By Brynn Hooton-Kaufman, Phycology Lab
So far, this event has been the highlight of my graduate school career. I got to dive in the kelp forest tank at the Monterey Bay Aquarium. The same tank that I stared into for hours as a kid visiting Monterey on summer vacation, thinking, “How amazing are the people who get to dive in this tank? They must have qualifications that I couldn’t even think of getting.”
Well, I guess I was wrong! I have earned those qualifications while in grad school at MLML. I’ve earned my open water diver, rescue diver, master diver, scientific diver, and Reef Check ecodiver certifications, all in the short three years that I’ve been a student. And, the Aquarium even asked me (okay, asked the MLML Phycology Lab, which I’m a part of) to help them by surveying the algae in their kelp forest tank!
Sonya and I working in the Monterey Bay Aquarium kelp forest tank
You see, some of the seaweed in the kelp forest tank is “planted” there by aquarium staff, but some of it shows up on its own. These “volunteer” seaweeds come through the aquarium’s seawater system as spores that settle and grow in the tank. The aquarium staff like to know who all of the critters inhabiting their tanks are, and that’s where the Phycology Lab comes in. Since we spend much of our graduate career studying and identifying seaweeds, we can survey the algae in the kelp forest tank pretty quickly and easily. And every few years, we get to!
I couldn’t help but chronicle this event on the GoPro underwater video camera that I got for Christmas. Why don’t you follow along with our dive, and I’ll explain what we’re doing. Jump on in:
In this first video we’re gearing up. Paul gets help putting on his dive gear from Mike- there’s no reason to risk pulling something with all of that weight before you even get in the water! Sonya takes the first steps into the tank, and Arley helps her out with her mask and passes her fins. And during the time that the camera is pointed down, I’m checking my gear, making sure my regulator and back-up works. Every good dive starts with good planning and safety checks!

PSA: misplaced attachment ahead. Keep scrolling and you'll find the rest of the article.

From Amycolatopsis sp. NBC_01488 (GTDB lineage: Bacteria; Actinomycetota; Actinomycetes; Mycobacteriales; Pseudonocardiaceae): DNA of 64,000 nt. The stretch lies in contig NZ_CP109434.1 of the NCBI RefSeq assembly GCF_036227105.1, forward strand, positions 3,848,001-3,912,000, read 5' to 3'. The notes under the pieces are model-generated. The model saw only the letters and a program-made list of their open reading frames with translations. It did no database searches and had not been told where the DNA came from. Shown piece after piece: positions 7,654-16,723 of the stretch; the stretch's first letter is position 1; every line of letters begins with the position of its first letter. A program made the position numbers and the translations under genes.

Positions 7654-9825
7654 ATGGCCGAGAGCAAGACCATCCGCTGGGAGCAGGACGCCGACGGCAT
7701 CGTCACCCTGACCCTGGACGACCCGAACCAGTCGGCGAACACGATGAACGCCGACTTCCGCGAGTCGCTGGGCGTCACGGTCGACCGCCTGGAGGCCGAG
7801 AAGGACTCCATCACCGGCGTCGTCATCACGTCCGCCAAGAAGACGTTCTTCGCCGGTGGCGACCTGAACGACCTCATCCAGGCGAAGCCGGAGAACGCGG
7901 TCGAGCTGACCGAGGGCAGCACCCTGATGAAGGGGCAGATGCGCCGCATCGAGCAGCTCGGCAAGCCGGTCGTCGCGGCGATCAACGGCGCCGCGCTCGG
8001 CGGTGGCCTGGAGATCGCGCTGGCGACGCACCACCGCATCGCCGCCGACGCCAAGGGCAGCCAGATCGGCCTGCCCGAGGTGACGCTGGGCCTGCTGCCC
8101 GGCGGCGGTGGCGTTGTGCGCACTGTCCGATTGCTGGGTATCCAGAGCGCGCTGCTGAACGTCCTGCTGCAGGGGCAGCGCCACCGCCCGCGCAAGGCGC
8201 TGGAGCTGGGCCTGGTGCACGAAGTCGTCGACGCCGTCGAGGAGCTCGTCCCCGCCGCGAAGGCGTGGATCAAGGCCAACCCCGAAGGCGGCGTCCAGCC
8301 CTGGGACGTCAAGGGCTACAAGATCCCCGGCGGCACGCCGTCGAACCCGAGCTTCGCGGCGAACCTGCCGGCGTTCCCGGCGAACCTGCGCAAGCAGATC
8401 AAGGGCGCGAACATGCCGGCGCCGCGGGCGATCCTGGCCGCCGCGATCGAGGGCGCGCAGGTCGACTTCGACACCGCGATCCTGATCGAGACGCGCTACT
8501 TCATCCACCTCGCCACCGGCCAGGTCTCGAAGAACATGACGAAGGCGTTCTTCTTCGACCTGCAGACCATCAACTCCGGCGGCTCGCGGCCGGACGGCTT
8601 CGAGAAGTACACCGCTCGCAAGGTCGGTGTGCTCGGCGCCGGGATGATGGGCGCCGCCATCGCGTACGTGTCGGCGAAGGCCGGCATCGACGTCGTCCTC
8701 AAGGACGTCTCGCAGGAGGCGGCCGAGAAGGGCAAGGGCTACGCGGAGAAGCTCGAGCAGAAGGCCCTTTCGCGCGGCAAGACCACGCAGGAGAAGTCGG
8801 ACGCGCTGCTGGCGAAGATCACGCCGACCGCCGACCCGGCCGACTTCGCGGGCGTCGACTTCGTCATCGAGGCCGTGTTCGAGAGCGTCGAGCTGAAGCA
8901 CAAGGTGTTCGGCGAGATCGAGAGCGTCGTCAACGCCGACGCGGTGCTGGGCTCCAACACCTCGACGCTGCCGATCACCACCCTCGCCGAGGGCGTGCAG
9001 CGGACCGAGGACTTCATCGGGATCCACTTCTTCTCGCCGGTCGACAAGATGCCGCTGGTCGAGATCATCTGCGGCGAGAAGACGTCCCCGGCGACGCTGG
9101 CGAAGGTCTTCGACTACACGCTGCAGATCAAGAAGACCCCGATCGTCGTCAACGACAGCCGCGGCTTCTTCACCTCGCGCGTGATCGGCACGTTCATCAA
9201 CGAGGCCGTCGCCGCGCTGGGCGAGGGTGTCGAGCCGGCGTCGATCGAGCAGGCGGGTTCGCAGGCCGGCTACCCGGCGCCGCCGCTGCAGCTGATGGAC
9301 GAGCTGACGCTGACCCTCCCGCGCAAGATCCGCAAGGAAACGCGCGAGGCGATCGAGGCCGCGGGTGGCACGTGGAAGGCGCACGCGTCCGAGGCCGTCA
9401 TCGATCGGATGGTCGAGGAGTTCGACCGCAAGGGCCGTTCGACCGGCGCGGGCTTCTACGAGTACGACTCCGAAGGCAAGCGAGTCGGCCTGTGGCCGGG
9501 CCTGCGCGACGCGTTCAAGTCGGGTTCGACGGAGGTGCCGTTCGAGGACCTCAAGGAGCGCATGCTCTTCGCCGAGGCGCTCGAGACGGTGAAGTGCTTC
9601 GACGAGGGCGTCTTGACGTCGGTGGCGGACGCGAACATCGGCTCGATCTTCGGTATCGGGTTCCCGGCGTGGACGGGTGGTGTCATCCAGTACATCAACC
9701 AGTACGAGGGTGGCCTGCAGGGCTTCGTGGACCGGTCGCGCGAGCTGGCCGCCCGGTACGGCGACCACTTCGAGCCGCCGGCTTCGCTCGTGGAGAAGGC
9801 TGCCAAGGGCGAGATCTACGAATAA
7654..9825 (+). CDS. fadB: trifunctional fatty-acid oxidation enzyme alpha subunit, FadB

Finally, it’s my turn to get in the water! Speedy Paul climbs into the tank, gears up, and eases in before me. I make my way down the steps and take a seat, where I can comfortably and securely put on my fins. Then my mask goes on, and Arley hands me the RPC – random point contact – bar and makes some final adjustments. Into the tank I go!
I submerge, and take my first look around the tank. It might be hard to believe, but diving in the aquarium was a little stressful at first. We had to stay far away from the glass because our tanks could chip or crack it, we needed to avoid making big fin strokes because we could tear out or damage the kelp, and with seven people and all of those fishes in an enclosed space, we had to keep from kicking each other!
You’ll see the white vertical line – this is our transect line that we sampled along. I waited for my partner Sonya, and she found the place along the line where we were to take our first sample. My job was to place the RPC bar on this spot, then hold the marks on the line up to the place on the rock where Sonya identified the algae growing there. That way, we sampled a random place each time.
Sampling went smoothly and I got some great video, up until the point where the camera decided to make a break for it! Here you can see that it falls off of my head, and spirals toward the kelp forest tank floor. Thankfully we were in an enclosed space, and Paul rescued the camera later on. I’ll be securing it to my buoyancy compensator next time I take it for a dive!
So, that concludes this adventure. Thanks for joining me on my dive in the Monterey Bay Aquarium kelp forest tank! I’ll be taking the GoPro with me on future dives, so stay tuned for more videos of my adventures as an MLML grad student.